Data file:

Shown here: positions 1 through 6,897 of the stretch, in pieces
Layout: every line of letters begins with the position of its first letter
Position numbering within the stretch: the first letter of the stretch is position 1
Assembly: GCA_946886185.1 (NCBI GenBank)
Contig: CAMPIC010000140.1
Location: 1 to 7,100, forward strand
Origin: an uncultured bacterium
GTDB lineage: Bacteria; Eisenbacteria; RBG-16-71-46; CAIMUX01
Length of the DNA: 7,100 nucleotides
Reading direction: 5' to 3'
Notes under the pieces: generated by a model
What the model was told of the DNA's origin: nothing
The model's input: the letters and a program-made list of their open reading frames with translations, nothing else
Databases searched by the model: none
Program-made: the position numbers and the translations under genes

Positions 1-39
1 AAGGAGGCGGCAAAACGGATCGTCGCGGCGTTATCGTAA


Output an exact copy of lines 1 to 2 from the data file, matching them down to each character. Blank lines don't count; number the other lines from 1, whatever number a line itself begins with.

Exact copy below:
Shown here: positions 1 through 6,897 of the stretch, in pieces
Layout: every line of letters begins with the position of its first letter